In Taiwan, according to the Worker' Health Protection Regulation (the Regulation), factories with more than 300 employees in total or more than 100 employees engaged in specific hazardous tasks are required to establish on-site health-care units. In addition to general primary care, these units should serve eight specific functions, including health education and promotion, diagnosis and treatment of occupational diseases, vaccination, job placement, health examination, study of occupational health and maintenance of records of occupational diseases and injuries, prevention of occupational diseases and improvement of work environments, and family planning. Factories in the same industrial park are allowed to establish a common health-care unit instead of individual health-care units in the factories. We conducted a nationwide survey of the industrial parks and, through site visits, collected data on the pattern of organization, manpower, and services of their common health-care units with a standard questionnaire. We also evaluated their functions as set forth by the Regulation. As a result, we found only 10 of the 65 (15.4%) industrial parks had common health-care units and obtained data on 8. The variations in the pattern of organization, manpower, and services were quite large, but most of the units did not carry out all the eight essential functions. Because the establishment of a common health-care unit can save cost, it is planned by many industrial parks under construction. The results of our survey showed that these units may not function well, which calls for more thoughtful planning and proper law enforcement.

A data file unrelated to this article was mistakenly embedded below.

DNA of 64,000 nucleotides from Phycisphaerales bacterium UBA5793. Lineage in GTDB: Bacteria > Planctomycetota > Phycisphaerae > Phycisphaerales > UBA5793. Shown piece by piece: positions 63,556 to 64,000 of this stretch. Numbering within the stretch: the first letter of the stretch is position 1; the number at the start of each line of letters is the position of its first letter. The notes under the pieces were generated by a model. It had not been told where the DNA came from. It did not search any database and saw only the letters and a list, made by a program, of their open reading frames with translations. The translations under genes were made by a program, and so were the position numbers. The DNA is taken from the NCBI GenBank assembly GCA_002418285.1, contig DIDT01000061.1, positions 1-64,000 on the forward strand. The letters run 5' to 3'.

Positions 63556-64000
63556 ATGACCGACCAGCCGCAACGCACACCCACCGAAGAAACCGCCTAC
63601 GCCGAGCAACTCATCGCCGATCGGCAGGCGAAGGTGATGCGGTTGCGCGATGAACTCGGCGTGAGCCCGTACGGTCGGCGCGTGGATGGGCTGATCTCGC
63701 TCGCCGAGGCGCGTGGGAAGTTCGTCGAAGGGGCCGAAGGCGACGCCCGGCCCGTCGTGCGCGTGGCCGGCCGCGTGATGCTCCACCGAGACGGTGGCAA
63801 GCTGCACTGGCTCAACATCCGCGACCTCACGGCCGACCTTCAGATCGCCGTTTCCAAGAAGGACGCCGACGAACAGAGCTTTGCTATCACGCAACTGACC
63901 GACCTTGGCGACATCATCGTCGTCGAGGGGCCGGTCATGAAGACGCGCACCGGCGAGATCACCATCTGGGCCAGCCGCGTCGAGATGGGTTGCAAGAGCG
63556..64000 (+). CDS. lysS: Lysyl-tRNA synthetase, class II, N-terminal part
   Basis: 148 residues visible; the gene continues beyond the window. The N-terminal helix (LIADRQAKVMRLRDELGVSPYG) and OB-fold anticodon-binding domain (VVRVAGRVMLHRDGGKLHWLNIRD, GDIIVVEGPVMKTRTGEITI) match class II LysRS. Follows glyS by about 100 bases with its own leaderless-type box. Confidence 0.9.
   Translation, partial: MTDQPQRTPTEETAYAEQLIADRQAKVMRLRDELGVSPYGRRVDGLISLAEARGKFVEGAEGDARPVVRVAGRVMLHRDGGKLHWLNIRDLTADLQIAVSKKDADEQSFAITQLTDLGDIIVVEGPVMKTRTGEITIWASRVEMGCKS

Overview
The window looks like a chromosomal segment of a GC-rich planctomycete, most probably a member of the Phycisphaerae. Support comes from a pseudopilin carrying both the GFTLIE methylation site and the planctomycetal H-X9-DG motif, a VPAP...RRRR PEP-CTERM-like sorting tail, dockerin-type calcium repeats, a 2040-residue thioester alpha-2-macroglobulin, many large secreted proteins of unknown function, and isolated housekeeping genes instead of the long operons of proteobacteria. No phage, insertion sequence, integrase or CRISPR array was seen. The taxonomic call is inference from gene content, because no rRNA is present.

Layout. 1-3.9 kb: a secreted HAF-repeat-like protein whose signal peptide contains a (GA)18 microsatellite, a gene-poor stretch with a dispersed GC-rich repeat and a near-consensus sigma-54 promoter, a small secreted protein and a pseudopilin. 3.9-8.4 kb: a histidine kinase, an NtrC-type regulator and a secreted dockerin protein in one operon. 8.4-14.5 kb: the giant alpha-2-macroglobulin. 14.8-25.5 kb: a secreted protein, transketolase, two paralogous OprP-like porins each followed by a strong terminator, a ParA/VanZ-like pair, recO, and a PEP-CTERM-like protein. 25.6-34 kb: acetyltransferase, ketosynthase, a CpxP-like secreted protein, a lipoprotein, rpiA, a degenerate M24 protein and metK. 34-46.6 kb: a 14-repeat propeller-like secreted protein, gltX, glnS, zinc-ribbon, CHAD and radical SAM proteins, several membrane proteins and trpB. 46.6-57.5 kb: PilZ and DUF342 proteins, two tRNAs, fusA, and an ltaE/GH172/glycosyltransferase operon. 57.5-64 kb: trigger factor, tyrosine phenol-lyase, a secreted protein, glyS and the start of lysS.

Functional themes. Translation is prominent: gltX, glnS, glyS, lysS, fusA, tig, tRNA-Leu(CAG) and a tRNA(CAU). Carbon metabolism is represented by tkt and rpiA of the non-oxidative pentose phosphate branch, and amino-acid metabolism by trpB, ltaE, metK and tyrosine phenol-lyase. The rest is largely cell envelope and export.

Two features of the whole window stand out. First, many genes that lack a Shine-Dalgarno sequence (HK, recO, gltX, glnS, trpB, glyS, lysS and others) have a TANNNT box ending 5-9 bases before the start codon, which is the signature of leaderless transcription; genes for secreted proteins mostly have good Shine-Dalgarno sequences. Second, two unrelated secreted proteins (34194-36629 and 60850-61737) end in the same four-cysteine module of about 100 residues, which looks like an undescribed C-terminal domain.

All Science Journal Classification (ASJC) codes
- Public Health, Environmental and Occupational Health